Georgia Power CEO Paul Bowers Offers His Thoughts on Georgia's Energy Sector Outlook Engineering Georgia Magazine was honored to sit down recently with Paul Bowers, Chairman, President and CEO of Georgia Power. As CEO of the largest subsidiary of Southern Company (which is itself one of the nation’s largest producers of electric power), Bowers clearly has his finger on the pulse of Georgia’s energy sector economy. Prior to his current position, he was Chief Financial Officer of Southern Company, where he was named one of the industry’s Top Three CFOs in America by Institutional Investor Magazine. A 36-year veteran of the Southern Company system, Paul Bowers is undoubtedly one of the state’s leading authorities on the future of the energy sector and its potential impact on the engineering industry in Georgia. His impressive career, academic achievements and public service on a number of boards (including serving as the 2015 Chairman of the Georgia Chamber of Commerce, a member of the Board of Regents and member of the Federal Reserve Bank of Atlanta’s Energy Policy Council) uniquely position him to lend his observations on the state’s economic forecast for the energy space. 1 WHAT DO YOU THINK ABOUT THE CURRENT STATE OF GEORGIA’S ECONOMY AND OUR OVERALL ECONOMIC PROSPECTS? WHAT IS YOUR ECONOMIC OUTLOOK FOR THE ENERGY SECTOR IN GEORGIA? We are seeing signs of vitality in Georgia’s economy. Georgia’s job and population growth are outpacing that of the U.S. on a whole, and the state is in a great position to continue this trend. Georgia continues to be attractive to new companies due to the constructive partnership between the business community and our elected leaders, as well as our transportation infrastructure, low energy costs and strong workforce. All of these factors will keep Georgia competitive – bringing more jobs and economic development to the state. From Georgia Power’s perspective, we have a unique view into the economic outlook of Georgia. We monitor changes in the industrial, commercial and residential sectors of the electricity market. We’ve seen the industrial sector lead the way with increases in the stone/clay/glass and lumber segments, indicating the momentum in new construction as the economy strengthens. Our residential customer growth is reaching pre-recession levels and commercial growth is starting to move, especially in the Atlanta area. Strong job growth, particularly in the technology and professional business services sectors, is leading to more office development, and the desire for “live, work and play” communities is driving an uptick in mixeduse development. 2 WHAT MAJOR CHANGES DO YOU FORESEE (ECONOMIC, ENVIRONMENTAL, POLITICAL, TECHNOLOGICAL OR OTHERS) THAT WILL BE IMPACT THE ENERGY SECTOR OVER THE NEXT FIVE TO TEN YEARS, AND HOW WILL THEY CHANGE THE WAY YOU DO BUSINESS? There are many external factors that could impact the way we serve our customers. Georgia Power’s approach to planning for the future is customercentric and long-term. We evaluate all factors to ensure that we continue to provide safe, clean, reliable and affordable electricity to best serve every customer fairly. We’ve already seen significant impacts to how we generate power as a result of environmental regulations, and we expect future regulations to continue to play a role in the way we plan for the next two decades. We want to anticipate the needs of our customers and continually introduce new products and services that meet those needs. For example, we recently rolled out a new solar program that builds on our existing efforts to provide resources and expertise for customers in all areas of energy, and offer solar sales and installation services under an unregulated business unit for those who want to install solar. We are also expanding our nuclear fleet with the construction of two new nuclear units, Vogtle 3 and 4, which will serve as reliable base-load generation with low fuel costs for 60-80 years. 3 WHAT CAPITAL PROJECTS OR INVESTMENTS WILL GEORGIA POWER BE FOCUSING ON OVER THE NEXT FIVE TO 10 YEARS? Georgia Power is a capital intensive business. We will invest between $1.5 and $2.5 billion per year over the next five years in a number of areas. These areas include our transmission and distribution infrastructure, the completion of Vogtle 3 and 4 (see Feature article on pages 34-39), and the expansion of our renewable portfolio, as well as modifications to our generating units to ensure reliability for our customers, to support growth and to comply with laws and regulations. 4 HOW WILL GEORGIA POWER’S MIX OF SOURCES AND METHODS OF POWER GENERATION CHANGE IN THE FUTURE? Georgia Power’s generation is based on a 20-year planning process, the Integrated Resource Plan (IRP). We file the plan with the Georgia Public Service Commission (PSC) every three years. The IRP considers economic conditions, fuel prices and technology costs, as well as existing and future environmental regulations to ensure we can continue to provide the most reliable and economic fuel mix for our customers. We believe a balanced, diverse fuel portfolio is necessary to give us flexibility to keep prices low and reliability high. By the end of the year, we will have retired about 2,000 megawatts of coaland oil-fired generation in Georgia. We are expanding our solar generation significantly and expect to have approximately 1,000 megawatts of solar by the end of next year, as well as substantially increasing our nuclear generation with the addition of 2,200 megawatts from Vogtle 3 and 4. All of these efforts are a result of long-term planning and coordination with the PSC. At the same time, we are conducting proprietary research on new technology, including solar and energy storage options, to evaluate how new products can deliver value to our customers. 5 AS A BUSINESS LEADER WHO IS FREQUENTLY ENGAGED IN PUBLIC POLICY DISCUSSIONS WITH OUR STATE’S POLITICAL LEADERS, WHAT TWO OR THREE ACTIONS COULD THOSE LEADERS TAKE THAT WOULD HAVE THE BIGGEST POSITIVE IMPACT ON GEORGIA’S OVERALL ECONOMY? As leaders, we remain focused on education. It is part of our role to make a difference in not only the economy of Georgia, but the quality of life for our students who are looking to fulfill their dreams of a job of their choosing. We all must be engaged in monitoring the effectiveness of education funding, in the standards to which our students are held and in creating interest in the curriculums that will give students new opportunities. At Georgia Power, we focus on closing the gap in developing the skills needed for STEM (science, technology, engineering and math) careers. Companies across Georgia and the U.S. identify a significant need for more employees with strong STEM education and skills. Georgia Power’s PowerED program includes several initiatives that aim to increase interest and knowledge around the importance of STEM skills. We employ in-classroom educators who are in Georgia schools every day, informing students and teachers about careers in the electric industry – that program has reached about 280,000 students to date. We also support programs that provide internships within the company for science, math and technology teachers, and we have provided over 350 first-year teachers with $1,000 grants. A properly prepared and trained workforce is essential to economic development and our state’s prosperity. It is important for businesses and leaders of Georgia to invest in our students today to prepare them for tomorrow. 6 WHAT IS THE ONE PIECE OF ADVICE YOU WOULD SHARE WITH AN ENGINEERING COMPANY THAT IS LOOKING TO EXPAND INTO THE ENERGY SPACE? WHAT CAN ENGINEERING FIRMS DO TO PROVIDE BETTER VALUE AND SERVICE WHEN ENGAGED ON GEORGIA POWER PROJECTS? Technology in the energy industry is continuing to evolve at a rapid pace. Engineering companies who embrace technological advancement and are creative in finding new, economically viable solutions for consumers will bode well in the industry. We continue to stress to companies that they should find their niche, know our business and understand where they can add value. We set high standards for our internal employees in terms of commitment and performance; we expect those working with us to strive for that same level of excellence. We can benefit from an engineering workforce that pushes the status quo and brings new and fresh ideas to the issues we are trying to solve in a way that will benefit our customers the most. At the end of the day, we want to deliver safe, clean, reliable and affordable energy to our customers. If you can help us do that, then we have an interest.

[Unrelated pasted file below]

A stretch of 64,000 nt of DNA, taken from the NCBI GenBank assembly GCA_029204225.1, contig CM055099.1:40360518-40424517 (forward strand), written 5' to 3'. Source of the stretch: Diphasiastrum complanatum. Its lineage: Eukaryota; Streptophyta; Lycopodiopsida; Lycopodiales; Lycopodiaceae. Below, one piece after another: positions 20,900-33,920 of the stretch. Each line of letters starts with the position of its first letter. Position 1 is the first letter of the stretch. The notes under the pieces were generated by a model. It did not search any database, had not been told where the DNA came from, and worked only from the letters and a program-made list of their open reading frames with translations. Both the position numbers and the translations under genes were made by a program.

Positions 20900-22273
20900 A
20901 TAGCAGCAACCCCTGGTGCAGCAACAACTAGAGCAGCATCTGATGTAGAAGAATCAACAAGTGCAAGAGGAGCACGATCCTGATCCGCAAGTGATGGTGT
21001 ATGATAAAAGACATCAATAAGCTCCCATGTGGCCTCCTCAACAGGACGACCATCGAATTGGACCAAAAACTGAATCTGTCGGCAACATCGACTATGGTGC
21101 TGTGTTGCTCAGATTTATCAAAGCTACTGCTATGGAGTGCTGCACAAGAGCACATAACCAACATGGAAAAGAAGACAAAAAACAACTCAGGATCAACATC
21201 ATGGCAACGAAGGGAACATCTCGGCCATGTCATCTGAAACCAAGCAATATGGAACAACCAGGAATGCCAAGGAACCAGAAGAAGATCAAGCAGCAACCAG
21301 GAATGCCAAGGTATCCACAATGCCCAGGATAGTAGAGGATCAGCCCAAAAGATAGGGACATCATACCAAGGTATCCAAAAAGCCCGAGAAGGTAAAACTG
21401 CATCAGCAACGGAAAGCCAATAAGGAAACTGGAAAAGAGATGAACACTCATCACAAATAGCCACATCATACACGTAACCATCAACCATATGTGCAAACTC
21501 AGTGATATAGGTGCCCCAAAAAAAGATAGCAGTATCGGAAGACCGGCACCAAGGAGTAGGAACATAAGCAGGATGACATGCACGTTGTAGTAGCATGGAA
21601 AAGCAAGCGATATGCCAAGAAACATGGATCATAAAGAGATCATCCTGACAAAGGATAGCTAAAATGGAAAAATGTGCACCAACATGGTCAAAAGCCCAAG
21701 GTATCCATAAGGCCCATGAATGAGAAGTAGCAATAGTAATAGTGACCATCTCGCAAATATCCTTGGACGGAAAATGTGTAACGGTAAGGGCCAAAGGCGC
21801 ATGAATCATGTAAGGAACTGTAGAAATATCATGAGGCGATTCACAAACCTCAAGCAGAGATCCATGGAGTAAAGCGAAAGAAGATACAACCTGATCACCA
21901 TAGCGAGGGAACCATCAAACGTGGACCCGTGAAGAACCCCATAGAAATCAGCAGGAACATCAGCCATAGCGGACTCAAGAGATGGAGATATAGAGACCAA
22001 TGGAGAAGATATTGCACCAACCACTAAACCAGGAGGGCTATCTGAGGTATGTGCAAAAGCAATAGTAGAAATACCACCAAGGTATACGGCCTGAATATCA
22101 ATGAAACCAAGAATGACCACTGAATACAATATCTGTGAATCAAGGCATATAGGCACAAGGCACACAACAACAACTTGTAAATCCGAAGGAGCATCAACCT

Published by American Council of Engineering Companies of Georgia. View All Articles.